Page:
I started an opinion blog so that I wouldn’t have to do research. I’m very lazy and tend to bust these posts out each Sunday afternoon and schedule it to post on Monday at 5. That being said, I did some research and added the links I was sent at the bottom of the post. They both concern Language and I looked up ‘don’t ask, don’t tell’ because it was brought up and I didn’t know what it was.

TL;DR: No language should be off limits, how we use the words were given is what matters. I don’t care what you want to do in your spare time so stop ruining potentially good media with tokenism.

I received feedback concerning my last two posts, Language and Homosexuality. They weren’t happy with what I said and asked me to do some research on the history of the word nigger and homosexual oppression.

We’ll start with the problems mentioned about Language…

Firstly, you express the theory that I was saying ‘words have no meaning so why do we get offended by words’ when that is little more than a half-truth to my point. I do believe that words are meaningless, individual words are meaningless. Strung together, words have the power to inspire and to discourage. Words may very well be the most infinitely powerful instruments to our world. My point was to express how important context is.

Which brings us to the next point. When I said, ‘If I came up to you and said nigger context-free…’ you mentioned it wouldn’t be context-free if I were to say it to a black person. I concede that that is a fair point. The simple fact of the matter is that word does have a history. My overall point was that saying it shouldn’t be used and choosing to be offended by it gives it even more power than it deserves. Also, if you automatically assume that me using the word nigger is racist because of the color of my skin, you’re the racist one. Which in your defense a weak argument, I grant you, but not entirely untrue.

The last of your points on this post is when I break down the words we deem as bad words. ‘Fuck is sex, shit is poop, etc.’ you mention, ‘If I were out at a bar and someone were to call me a cunt, you’re saying that I’m just supposed to not care, no biggie, cunt means vagina.’ That’s not what I’m saying at all. I want to express the importance of context. I’m saying that on its own, cunt holds only the meaning we give it when we get upset over its simple use. Of course, when words are used to do harm, you shouldn’t just brush them off.

Onto the videos. The first one, on the NPR website, showcases my point to a T. In the video, a blind homeless man has a sign saying ‘I’m blind, please help’ to very little reciprocation from passersby. A woman walks by and changes the sign to say ‘It’s a beautiful day and I can’t see it’ to which people give endlessly. In both signs, his blindness is expressed, however the context is tweaked. The article goes on to conclude that words are neither a good or bad thing. They both tear us apart and pull us together which I agree with. If you read the article, you will understand. Naming everything we see can give us a bystander’s detachment, or make us feel closer with what we’re describing. It all depends on context.

The second video, right off the bat, showcases a woman asking about the word ‘nigga’ and what she should do or say to her friends who choose to use it. The man says a lot that I agree with and a few things I don’t. His main points are due to relationships. For instance, he doesn’t call his father ‘Billy’ despite others having referred to his father as such because that’s not the relationship he has with his father. His wife and her friend call each other ‘bitches’ which he doesn’t join in on. The LGBT community uses ‘Faggot’ ironically within their community which he chooses not to join in on for obvious reasons. Don’t misunderstand. I’m not saying I’d like to walk around my workplace calling every black coworker ‘nigga’ although there is one black coworker I have who doesn’t mind because of the relationship I’ve developed with him. If I were to call my mother by her first name, she would likely be confused, but certainly not offended. If I were to call my friend’s cunts in public, other people wouldn’t get angry. When my mother hears me call them cunts, at most she says ‘I don’t like that word’ not ‘don’t talk to people like that’ the context of words has started to lose meaning, and that needs to be protected. The man goes on to say that white people think they deserve the things in the world. He says that we feel we coined the word nigger and we deserve to use it. Both statements are untrue. I don’t think the world owes me anything which is why I have a job and don’t live on welfare dishonestly… take that as you like. I certainly don’t think that since white people invented ‘nigger,’ I should be able to use it. I wasn’t around when it was coined, so I certainly had no hand in its beginnings. There’s this idea that white people are somehow responsible for the deeds of white people before or that we are reaping rewards of misdeeds, but that’s simply untrue which is well outlined in this video we need to take responsibility for ourselves, not our race. Language is supposed to be the one thing that isn’t limited, to anyone. I’m not trying to change anyone’s mind or make anyone ok with me saying nigger. I’m simply sharing what I think. Whether you agree or not is as much your right as saying what I like is mine. If you disagree and have a good reason, or even no reason, you are more than welcome to share that either in a comment or by email. For some reason, the contact sec5tion of this site won’t work. I tried using it under a different email and couldn’t find the message so if you’d like to contact me directly, my email is jameswpeaston@gmail.com.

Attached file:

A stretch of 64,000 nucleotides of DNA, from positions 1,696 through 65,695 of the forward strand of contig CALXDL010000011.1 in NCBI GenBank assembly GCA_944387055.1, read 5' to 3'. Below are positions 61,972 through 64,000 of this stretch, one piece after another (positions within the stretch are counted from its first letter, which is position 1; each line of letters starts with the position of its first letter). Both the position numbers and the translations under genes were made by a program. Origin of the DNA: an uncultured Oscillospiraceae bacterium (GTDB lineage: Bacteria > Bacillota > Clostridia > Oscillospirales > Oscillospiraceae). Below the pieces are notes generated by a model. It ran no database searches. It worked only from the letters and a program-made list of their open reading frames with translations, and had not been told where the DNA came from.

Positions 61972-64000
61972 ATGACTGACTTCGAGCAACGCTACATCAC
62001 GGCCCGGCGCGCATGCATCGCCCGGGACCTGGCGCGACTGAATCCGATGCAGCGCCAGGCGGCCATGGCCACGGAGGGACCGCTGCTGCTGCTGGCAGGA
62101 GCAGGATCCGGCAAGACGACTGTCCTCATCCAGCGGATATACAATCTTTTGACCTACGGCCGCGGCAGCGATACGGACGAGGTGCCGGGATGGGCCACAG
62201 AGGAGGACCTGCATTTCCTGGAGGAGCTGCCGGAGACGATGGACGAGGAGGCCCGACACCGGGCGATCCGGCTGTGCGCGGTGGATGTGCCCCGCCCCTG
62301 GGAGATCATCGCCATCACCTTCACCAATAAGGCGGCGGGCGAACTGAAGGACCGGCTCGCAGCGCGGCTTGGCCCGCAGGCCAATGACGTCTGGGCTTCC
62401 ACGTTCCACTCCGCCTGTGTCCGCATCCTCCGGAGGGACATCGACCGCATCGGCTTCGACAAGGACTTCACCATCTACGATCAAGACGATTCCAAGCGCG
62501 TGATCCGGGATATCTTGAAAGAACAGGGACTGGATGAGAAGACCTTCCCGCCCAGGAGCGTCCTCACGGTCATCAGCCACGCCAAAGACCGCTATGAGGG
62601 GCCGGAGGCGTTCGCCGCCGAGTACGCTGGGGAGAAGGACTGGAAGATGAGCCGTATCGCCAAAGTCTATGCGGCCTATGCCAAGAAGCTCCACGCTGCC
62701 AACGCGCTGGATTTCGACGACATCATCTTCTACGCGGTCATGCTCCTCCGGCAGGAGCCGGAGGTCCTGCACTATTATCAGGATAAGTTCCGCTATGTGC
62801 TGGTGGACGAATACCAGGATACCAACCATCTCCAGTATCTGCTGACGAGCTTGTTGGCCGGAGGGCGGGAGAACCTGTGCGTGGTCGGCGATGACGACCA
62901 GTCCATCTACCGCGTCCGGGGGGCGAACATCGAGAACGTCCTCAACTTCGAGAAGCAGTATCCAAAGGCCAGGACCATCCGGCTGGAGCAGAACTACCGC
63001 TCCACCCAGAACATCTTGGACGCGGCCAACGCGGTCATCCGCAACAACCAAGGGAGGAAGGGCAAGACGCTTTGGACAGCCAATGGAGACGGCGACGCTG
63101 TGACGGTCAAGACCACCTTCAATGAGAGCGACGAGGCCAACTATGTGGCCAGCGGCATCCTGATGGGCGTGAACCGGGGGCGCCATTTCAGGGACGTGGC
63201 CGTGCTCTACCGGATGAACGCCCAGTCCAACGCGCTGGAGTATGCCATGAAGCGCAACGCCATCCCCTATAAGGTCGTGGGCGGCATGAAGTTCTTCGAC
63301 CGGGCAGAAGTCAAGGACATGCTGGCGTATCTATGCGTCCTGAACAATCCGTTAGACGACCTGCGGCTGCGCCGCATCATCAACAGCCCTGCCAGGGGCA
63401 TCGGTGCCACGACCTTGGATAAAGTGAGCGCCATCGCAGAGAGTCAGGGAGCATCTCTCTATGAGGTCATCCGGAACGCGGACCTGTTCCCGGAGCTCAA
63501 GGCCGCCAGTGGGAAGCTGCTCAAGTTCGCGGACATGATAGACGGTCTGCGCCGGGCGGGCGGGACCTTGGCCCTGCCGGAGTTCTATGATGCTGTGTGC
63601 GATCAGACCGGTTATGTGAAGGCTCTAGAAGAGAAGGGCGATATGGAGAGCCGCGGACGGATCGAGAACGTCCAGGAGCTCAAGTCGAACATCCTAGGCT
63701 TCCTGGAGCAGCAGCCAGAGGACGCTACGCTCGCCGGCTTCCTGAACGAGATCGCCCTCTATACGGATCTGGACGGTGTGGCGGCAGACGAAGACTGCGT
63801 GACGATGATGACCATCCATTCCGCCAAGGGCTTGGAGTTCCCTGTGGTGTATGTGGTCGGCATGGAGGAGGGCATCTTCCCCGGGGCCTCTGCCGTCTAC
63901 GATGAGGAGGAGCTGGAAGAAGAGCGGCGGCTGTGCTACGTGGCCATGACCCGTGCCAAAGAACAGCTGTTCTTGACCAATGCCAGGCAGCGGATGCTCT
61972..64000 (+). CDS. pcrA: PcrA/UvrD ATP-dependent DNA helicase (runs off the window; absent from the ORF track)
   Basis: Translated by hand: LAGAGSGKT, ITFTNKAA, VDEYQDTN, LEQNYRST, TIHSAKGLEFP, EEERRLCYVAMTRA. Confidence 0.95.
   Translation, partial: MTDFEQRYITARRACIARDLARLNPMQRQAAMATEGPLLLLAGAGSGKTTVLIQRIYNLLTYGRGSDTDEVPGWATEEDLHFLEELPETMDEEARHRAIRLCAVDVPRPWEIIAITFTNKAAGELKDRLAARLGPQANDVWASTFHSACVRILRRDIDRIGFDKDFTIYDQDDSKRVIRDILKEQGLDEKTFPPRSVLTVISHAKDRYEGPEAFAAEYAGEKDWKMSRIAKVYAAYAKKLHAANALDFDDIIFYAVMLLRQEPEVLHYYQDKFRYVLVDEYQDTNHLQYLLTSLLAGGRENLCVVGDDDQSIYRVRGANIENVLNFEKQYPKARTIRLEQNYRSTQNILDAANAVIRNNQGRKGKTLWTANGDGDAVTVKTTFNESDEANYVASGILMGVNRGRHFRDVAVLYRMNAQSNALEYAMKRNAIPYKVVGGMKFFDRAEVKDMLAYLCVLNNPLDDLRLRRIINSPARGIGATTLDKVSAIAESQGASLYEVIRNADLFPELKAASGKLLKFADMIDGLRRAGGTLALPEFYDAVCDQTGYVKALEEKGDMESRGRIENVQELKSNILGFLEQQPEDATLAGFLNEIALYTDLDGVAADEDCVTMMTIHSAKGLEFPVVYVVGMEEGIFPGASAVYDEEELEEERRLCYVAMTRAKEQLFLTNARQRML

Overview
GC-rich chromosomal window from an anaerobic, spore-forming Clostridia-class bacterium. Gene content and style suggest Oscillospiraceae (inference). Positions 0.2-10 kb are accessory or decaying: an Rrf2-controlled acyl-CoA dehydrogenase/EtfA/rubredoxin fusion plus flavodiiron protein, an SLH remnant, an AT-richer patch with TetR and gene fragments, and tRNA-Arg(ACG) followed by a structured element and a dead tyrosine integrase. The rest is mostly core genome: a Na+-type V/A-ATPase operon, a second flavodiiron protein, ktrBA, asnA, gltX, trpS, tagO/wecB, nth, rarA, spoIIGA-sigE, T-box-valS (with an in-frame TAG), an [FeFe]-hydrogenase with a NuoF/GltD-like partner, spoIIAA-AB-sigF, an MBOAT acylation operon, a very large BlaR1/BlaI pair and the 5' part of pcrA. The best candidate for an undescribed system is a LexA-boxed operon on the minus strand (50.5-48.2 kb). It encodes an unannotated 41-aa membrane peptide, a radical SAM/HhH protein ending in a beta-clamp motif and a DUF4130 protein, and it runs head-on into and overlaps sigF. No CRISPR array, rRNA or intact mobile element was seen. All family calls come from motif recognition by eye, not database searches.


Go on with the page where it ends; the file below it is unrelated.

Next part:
The next post on homosexuality also held some scrutiny. You say that what I want is an unrealistic utopia. Obviously, wanting everyone to see everyone else the same and judge based on character is an impossible ideal considering you can’t change how people think. But that’s kind of the point of the post. You can’t change how people think so why do you keep jamming the idea down everyone’s throat in the worst ways? I’m not saying everyone should be smiley happy times I’m saying that fictional characters should have character. That wasn’t a metaphor for real life it was as it was written.